It has been quite some time since my last post in Innovation papers, but I will try to pick up where I left it. I want to start sharing with you what I find to be one of the most interesting and worthwhile initiatives I am aware of in the field of Innovation, Sustainability and Human Progress. I am talking about Katerva and the Katerva Awards, the “Nobel Prize” of Sustainabilty.
A few months ago, Dr Bettina von Stamm, one of the key professors in the Deusto Master in Business Innovation program, invited me to join an Expert Panel to evaluate the 2015 Katerva Awards. I have to say that I was not familiar with Katerva nor with the work they have been doing for several years. Now that I do, I just want to help their quest with my humble contribution sharing their mission with all my contacts. Let’s see if we all can start a snowball running downhill to reach as many people as possible to help Katerva in their work.
Katerva, and let me quote from their own website (http://www.katerva.net/) as I will not be able to say it better than they do, was founded in 2010 by business intelligence strategist Terry Waghorn. It is a not-for-profit organization that finds, evaluates and accelerates disruptive, sustainable innovations that will show measurable impact on this planet in the next 10 years. Katerva comes from the Latin word Caterva which means “crowd.” Katerva’s distributed networks of CEOs, heads of state, ministers and policymakers, experts and academics, international organizations, youth, and technology innovators are fundamental to finding and then accelerating technologies for dramatic, positive changes that can be seen in our lifetime.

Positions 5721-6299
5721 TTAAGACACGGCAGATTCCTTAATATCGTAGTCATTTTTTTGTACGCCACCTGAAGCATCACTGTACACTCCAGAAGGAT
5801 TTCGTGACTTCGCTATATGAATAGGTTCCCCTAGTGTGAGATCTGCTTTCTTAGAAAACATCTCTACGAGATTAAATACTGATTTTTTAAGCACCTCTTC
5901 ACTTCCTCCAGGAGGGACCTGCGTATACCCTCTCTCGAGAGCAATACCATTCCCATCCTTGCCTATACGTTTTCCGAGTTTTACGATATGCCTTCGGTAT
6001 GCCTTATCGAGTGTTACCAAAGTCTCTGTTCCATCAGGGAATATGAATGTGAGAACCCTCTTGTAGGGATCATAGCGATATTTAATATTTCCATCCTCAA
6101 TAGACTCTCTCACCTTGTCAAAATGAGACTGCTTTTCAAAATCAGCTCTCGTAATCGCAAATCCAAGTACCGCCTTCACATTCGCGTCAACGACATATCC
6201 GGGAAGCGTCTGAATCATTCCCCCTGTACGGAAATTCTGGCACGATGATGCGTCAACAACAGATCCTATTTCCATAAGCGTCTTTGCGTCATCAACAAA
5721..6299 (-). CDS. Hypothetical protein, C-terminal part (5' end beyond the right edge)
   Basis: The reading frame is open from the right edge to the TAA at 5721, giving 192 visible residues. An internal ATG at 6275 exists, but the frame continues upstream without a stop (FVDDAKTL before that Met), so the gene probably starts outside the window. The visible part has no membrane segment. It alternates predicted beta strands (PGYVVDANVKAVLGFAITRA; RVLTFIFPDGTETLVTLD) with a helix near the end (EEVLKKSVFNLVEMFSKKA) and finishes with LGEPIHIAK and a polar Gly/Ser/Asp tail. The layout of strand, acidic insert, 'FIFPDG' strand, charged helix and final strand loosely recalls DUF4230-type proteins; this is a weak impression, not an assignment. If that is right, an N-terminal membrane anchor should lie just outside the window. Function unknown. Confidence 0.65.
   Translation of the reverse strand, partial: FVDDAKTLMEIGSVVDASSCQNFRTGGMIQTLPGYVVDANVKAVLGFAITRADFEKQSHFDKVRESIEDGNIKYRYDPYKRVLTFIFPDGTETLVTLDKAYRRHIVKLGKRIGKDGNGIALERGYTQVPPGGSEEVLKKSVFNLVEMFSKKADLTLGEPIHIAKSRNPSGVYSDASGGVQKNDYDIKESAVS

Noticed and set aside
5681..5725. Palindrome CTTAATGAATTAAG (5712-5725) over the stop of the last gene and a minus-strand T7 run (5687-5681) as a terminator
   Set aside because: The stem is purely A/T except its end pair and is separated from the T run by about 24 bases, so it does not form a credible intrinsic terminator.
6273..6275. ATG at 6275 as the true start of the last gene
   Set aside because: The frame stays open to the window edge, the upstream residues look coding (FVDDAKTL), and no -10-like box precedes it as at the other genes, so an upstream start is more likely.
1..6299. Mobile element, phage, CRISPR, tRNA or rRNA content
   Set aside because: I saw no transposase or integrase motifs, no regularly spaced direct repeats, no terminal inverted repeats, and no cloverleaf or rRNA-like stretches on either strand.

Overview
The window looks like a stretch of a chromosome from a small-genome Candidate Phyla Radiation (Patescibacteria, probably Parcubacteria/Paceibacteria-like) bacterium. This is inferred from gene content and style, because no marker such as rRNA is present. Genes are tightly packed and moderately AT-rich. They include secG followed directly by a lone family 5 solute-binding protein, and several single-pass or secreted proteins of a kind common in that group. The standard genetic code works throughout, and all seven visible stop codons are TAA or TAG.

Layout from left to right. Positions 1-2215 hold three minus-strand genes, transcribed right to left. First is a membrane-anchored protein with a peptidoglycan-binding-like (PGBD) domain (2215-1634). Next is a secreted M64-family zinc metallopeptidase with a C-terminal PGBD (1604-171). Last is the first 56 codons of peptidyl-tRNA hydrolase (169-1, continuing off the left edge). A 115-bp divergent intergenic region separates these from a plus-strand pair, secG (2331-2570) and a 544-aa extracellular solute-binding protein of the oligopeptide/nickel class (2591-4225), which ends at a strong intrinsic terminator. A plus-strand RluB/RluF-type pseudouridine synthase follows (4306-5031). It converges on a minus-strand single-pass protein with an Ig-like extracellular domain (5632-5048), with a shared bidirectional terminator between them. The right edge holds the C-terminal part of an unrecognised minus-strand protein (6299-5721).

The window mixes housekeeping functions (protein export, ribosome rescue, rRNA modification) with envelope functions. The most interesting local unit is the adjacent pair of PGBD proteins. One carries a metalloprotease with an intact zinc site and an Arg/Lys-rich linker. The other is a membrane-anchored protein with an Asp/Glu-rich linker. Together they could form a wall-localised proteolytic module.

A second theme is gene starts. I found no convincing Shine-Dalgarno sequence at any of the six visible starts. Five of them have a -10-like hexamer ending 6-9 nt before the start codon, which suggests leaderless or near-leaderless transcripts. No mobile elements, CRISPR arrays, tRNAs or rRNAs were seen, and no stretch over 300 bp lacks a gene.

The Katerva Awards covers the best “sustainable innovations – anything that has the potential to achieve greater global wealth and human well-being while reducing our impact on the planet”. A winner in each of its ten categories (Behavioral Change, Economy, Energy & Power, Environment, Food, Gender Equality, Human Development, Materials, Resources & Water, Smart Cities, Transportation) is selected, resulting one of them in the global Katerva Award for the year.
I have been part of the Katerva Awards 2015 as an Expert in their Scalability panel (http://www.katerva.net/index.php/awards/expert-panels/scalability-panel/27-alvaro-urech) where we evaluated if the different proposal being reviewed were likely to be scaled up into high impact, wide ranging endeavours. There are also three other panels looking at Impact, Policy and Validation. I have to say that every idea that I evaluated (from the 100 finalists selected by the Katerva platform out of thousands of candidates) was worthwhile.
The winner of the Katerva Award 2015 was The Ocean Cleanup –– conceived in 2013 by Boyan Slat from the Netherlands, then only 19-years-old –– with the objective of carrying out the biggest ocean remediation challenge in history: to remove the “soup” of plastic bits floating in our oceans using a massive current-powered sieve. You can find more information about The Ocean Cleanup in the video below and in the Katerva website (http://www.katerva.net/index.php/news/78-the-ocean-cleanup-wins-katerva-the-nobel-prize-of-sustainability), including also the winners of the other categories. By the way, the winner in Transportation was Qualcomm Halo, providing wireless charging to electric vehicles.
If you would like to read more about Katerva, its mission, the awards or anything else, please have a look at their website (http://www.katerva.net/), I am sure you will find the initiative as interesting as I do!